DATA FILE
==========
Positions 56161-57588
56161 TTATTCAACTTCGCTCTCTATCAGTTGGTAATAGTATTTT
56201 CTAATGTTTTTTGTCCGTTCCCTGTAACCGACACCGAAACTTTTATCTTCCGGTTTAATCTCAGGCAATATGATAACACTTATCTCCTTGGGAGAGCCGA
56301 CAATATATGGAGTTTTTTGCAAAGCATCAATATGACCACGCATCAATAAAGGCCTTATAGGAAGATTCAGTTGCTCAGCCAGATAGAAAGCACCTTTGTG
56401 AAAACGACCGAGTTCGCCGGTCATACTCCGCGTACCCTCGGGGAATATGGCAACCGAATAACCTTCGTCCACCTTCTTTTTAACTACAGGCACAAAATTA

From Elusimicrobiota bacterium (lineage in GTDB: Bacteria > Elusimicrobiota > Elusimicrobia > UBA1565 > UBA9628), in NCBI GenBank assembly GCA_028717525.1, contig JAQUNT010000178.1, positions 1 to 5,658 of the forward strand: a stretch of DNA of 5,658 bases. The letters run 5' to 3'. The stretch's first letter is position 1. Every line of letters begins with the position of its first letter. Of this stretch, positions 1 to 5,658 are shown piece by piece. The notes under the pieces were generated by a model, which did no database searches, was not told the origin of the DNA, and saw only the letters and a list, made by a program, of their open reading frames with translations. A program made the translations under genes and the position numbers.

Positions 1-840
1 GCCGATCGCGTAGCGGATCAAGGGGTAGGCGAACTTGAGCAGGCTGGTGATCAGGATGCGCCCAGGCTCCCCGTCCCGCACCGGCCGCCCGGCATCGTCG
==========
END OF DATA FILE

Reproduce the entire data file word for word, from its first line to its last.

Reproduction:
Positions 56161-57588
56161 TTATTCAACTTCGCTCTCTATCAGTTGGTAATAGTATTTT
56201 CTAATGTTTTTTGTCCGTTCCCTGTAACCGACACCGAAACTTTTATCTTCCGGTTTAATCTCAGGCAATATGATAACACTTATCTCCTTGGGAGAGCCGA
56301 CAATATATGGAGTTTTTTGCAAAGCATCAATATGACCACGCATCAATAAAGGCCTTATAGGAAGATTCAGTTGCTCAGCCAGATAGAAAGCACCTTTGTG
56401 AAAACGACCGAGTTCGCCGGTCATACTCCGCGTACCCTCGGGGAATATGGCAACCGAATAACCTTCGTCCACCTTCTTTTTAACTACAGGCACAAAATTA

From Elusimicrobiota bacterium (lineage in GTDB: Bacteria > Elusimicrobiota > Elusimicrobia > UBA1565 > UBA9628), in NCBI GenBank assembly GCA_028717525.1, contig JAQUNT010000178.1, positions 1 to 5,658 of the forward strand: a stretch of DNA of 5,658 bases. The letters run 5' to 3'. The stretch's first letter is position 1. Every line of letters begins with the position of its first letter. Of this stretch, positions 1 to 5,658 are shown piece by piece. The notes under the pieces were generated by a model, which did no database searches, was not told the origin of the DNA, and saw only the letters and a list, made by a program, of their open reading frames with translations. A program made the translations under genes and the position numbers.

Positions 1-840
1 GCCGATCGCGTAGCGGATCAAGGGGTAGGCGAACTTGAGCAGGCTGGTGATCAGGATGCGCCCAGGCTCCCCGTCCCGCACCGGCCGCCCGGCATCGTCG